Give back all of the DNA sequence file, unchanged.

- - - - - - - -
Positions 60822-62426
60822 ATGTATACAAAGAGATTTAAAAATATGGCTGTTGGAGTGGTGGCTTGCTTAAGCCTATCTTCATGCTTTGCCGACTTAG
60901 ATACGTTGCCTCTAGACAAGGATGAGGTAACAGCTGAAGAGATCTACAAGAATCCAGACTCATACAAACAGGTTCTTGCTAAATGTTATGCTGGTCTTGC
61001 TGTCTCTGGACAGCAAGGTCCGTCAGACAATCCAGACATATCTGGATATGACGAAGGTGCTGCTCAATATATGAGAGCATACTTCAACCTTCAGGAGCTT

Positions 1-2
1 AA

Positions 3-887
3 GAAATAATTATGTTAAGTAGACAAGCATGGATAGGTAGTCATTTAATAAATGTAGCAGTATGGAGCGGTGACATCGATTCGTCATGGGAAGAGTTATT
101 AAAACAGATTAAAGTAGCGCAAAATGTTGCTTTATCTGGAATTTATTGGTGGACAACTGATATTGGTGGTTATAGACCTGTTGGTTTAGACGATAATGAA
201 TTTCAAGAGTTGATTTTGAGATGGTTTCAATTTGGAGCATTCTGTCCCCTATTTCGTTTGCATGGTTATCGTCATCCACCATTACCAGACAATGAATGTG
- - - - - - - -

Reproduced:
Positions 60822-62426
60822 ATGTATACAAAGAGATTTAAAAATATGGCTGTTGGAGTGGTGGCTTGCTTAAGCCTATCTTCATGCTTTGCCGACTTAG
60901 ATACGTTGCCTCTAGACAAGGATGAGGTAACAGCTGAAGAGATCTACAAGAATCCAGACTCATACAAACAGGTTCTTGCTAAATGTTATGCTGGTCTTGC
61001 TGTCTCTGGACAGCAAGGTCCGTCAGACAATCCAGACATATCTGGATATGACGAAGGTGCTGCTCAATATATGAGAGCATACTTCAACCTTCAGGAGCTT

Positions 1-2
1 AA

Positions 3-887
3 GAAATAATTATGTTAAGTAGACAAGCATGGATAGGTAGTCATTTAATAAATGTAGCAGTATGGAGCGGTGACATCGATTCGTCATGGGAAGAGTTATT
101 AAAACAGATTAAAGTAGCGCAAAATGTTGCTTTATCTGGAATTTATTGGTGGACAACTGATATTGGTGGTTATAGACCTGTTGGTTTAGACGATAATGAA
201 TTTCAAGAGTTGATTTTGAGATGGTTTCAATTTGGAGCATTCTGTCCCCTATTTCGTTTGCATGGTTATCGTCATCCACCATTACCAGACAATGAATGTG